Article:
Darden | Mr. Strategy Manager
GRE 321, GPA 3.5
Emory Goizueta | Mr. Multimedia
GRE 308, GPA 3.4
Ross | Mr. Airline Engineer
GMAT 730, GPA 3.73
Harvard | Mr. Sovereign Wealth Fund
GMAT 730, GPA 3.55
Harvard | Mr. Smart Operations
GMAT 760, GPA 4.0
Wharton | Mr. Marketing Director
GMAT 710, GPA 3.3
Ross | Ms. Healthcare Startup
GRE 321, GPA 3.51
Stanford GSB | Mr. Corporate VC Hustler
GMAT 780, GPA 3.17
Kellogg | Mr. Real Estate Finance
GMAT 710, GPA 3.0
Harvard | Mr. Healthcare Fanatic
GMAT 770, GPA 3.46
Georgetown McDonough | Ms. Air Force
GMAT 610, GPA 3.8
Stanford GSB | Mr. JD To MBA
GRE 326, GPA 3.01
Harvard | Mr. MacGruber
GRE 313, GPA 3.7
Berkeley Haas | Mr. Poet At Heart
GMAT 740, GPA 3.7
Yale | Mr. Ukrainian Biz Man
GRE 310, GPA 4.75 out of 5
Darden | Mr. Former Scientist
GMAT 680, GPA 3.65
Stanford GSB | Mr. Sustainable Business
GRE 331, GPA 3.86
Wharton | Mr. Microsoft Consultant
GMAT N/A, GPA 2.31
Yale | Ms. Impact Investing
GRE 323, GPA 3.8
Cornell Johnson | Ms. Food Waste Warrior
GMAT Not written yet (around 680), GPA 3.27
Stanford GSB | Ms. Future Tech Exec
GMAT 750, GPA 3.4
Kellogg | Mr. Finance To Education
GMAT 730, GPA 3.4
Rice Jones | Mr. Back To School
GRE 315, GPA 3.0
Columbia | Mr. Aussie Military Man
GMAT 710, GPA 3.0 (rough conversion from Weighted Average Mark)
Harvard | Mr. Hopeful Philanthropist
GMAT 710, GPA 3.74
Stanford GSB | Mr. FinTech
GMAT Not Taken Yet, GPA 3.5
UCLA Anderson | Mr. Analytics Man
GMAT 740, GPA 3.1

Diaries Of A Darkhorse: Cutting The BS Out Of My HBS Essay

Harvard Business School

Ben Fouch, an aspiring member of the MBA Class of 2021, will be documenting his journey as an applicant every other week in his “Diaries of a Darkhorse” column. He works on the corporate development team at Booz Allen Hamilton on the sourcing, valuing, and structuring of potential M&A deals., Among his target schools is Harvard Business School. He was also a 2017 Best & Brightest business major with Poets&Quants.

A snarky fortune cookie once told me, “Your greatest enemy is yourself”. If the author’s fortune writing career didn’t work out, I’ll bet this person would’ve made a great M.B.A. admissions consultant. When it comes to this year’s Harvard Business School prompt, my challenge for has not been answering a trick question. Instead, the struggle is not overengineering it and tricking myself into answering what I think I should.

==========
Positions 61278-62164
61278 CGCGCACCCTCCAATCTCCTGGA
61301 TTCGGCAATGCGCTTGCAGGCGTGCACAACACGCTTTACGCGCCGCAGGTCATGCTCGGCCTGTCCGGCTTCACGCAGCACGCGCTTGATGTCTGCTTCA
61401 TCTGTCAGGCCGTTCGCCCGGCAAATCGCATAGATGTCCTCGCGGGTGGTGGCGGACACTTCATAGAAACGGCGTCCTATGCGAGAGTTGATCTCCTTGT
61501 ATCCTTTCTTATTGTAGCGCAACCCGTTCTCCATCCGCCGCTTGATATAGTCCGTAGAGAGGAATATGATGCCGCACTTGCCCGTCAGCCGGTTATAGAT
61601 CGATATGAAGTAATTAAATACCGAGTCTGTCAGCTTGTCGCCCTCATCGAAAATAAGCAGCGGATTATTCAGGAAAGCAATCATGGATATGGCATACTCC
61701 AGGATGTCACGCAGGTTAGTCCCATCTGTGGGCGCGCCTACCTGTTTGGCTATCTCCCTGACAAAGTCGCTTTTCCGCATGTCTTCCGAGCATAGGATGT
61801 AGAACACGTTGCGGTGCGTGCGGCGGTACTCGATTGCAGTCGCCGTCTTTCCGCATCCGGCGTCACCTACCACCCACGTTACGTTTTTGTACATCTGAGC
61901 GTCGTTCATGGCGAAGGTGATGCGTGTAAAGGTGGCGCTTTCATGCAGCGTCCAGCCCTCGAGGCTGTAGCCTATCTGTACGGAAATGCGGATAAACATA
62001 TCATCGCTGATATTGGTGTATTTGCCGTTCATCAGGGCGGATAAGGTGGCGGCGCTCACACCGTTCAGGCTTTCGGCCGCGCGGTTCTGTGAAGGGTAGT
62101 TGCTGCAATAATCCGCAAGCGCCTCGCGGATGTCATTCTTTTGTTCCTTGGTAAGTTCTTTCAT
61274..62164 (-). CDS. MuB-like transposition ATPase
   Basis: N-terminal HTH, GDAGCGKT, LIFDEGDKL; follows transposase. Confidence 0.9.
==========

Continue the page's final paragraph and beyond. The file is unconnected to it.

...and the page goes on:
This year’s prompt is the following:

As we review your application, what more would you like us to know as we consider your candidacy for the Harvard Business School MBA program?”

Seems easy enough. They’re not asking any funky technical questions like, ‘How many golf balls could fit into a Boeing 747.’ There’s no zany prompt that demands a clever answer like “Find x”. It’s a question with no boundaries. That makes it ambiguous in how you should answer. In the face of that kind of ambiguity, I’ve found the biggest obstacle to answering the question is myself.

Any successful application needs to tell a good story. We all know what a good story is like. It’s coherent, logical, engaging, and, (most importantly) resonates. Being able to articulate how I went from living next to horses and cows to working in finance and startups is a complicated story – just like the countless other unique stories applicants are bringing with them. Starting out, I wasn’t sure how to explain it all without leaving the reader with their eyes crossed and steam coming out of their ears from the effort to keep track.

Benjamin Fouch

Making sense of it all was a process of trial-and-error, and that was just the first step. It seems like admissions cares about our experiences, Even more important, they are concerned with our values we display through those experiences. So after months of thinking about it, I’d grown a solid handle on how I wanted to share my story. Now the hard part is finding how to squeeze all that thinking into an essay of a few hundred words in a way that shows those values.

Twelve drafts later, I was short on paper, shorter on patience, and shortest of all on ideas. I had a grasp of what I wanted to say, but not how to put it on the page. With a prompt so vague, I felt a pressure to come up with something unique, engaging, and eye-catching. From one-off stories to hook the admissions team to heartfelt descriptions of my passions, my attempts ran the whole gamut. I found I was fighting my voice and trying to create something that I thought they wanted.

What all of this writing has pounded into my head is that it isn’t about picking the perfect topic. It’s about honesty and clarity. If we speak honestly about our experiences, and we convey them in a clear way, our natural voice is going to shine through. There may not be fireworks, but they will get the essence of what we are about.

My mistake during the process was fixating on a word I used earlier; I was wondering how an applicant should answer. I’ve come to realize that there is no normative guide. Each applicant can use a different approach, and it doesn’t have to be rhetorical fireworks. Sharing what I’ve done, why I did it, and how I’ve grown from it into a viable applicant are the building blocks of any successful essay. If those blocks are sound, then how you put them together (within reason) becomes an exercise in creativity, rather than an attempt to conform to a standard.

Originally from Indiana, Ben graduated from the University of Notre Dame with a degree in Finance and Political Science. While at Notre Dame he co-founded Dark Horse Sports Recruiting, an undergraduate academic and athletic admissions consulting service. He enjoys baking, dad jokes, alternative history novels, and obstacle course races.

DON’T MISS:  Diaries of a Darkhorse: The Subtle Art of Choosing a Recommender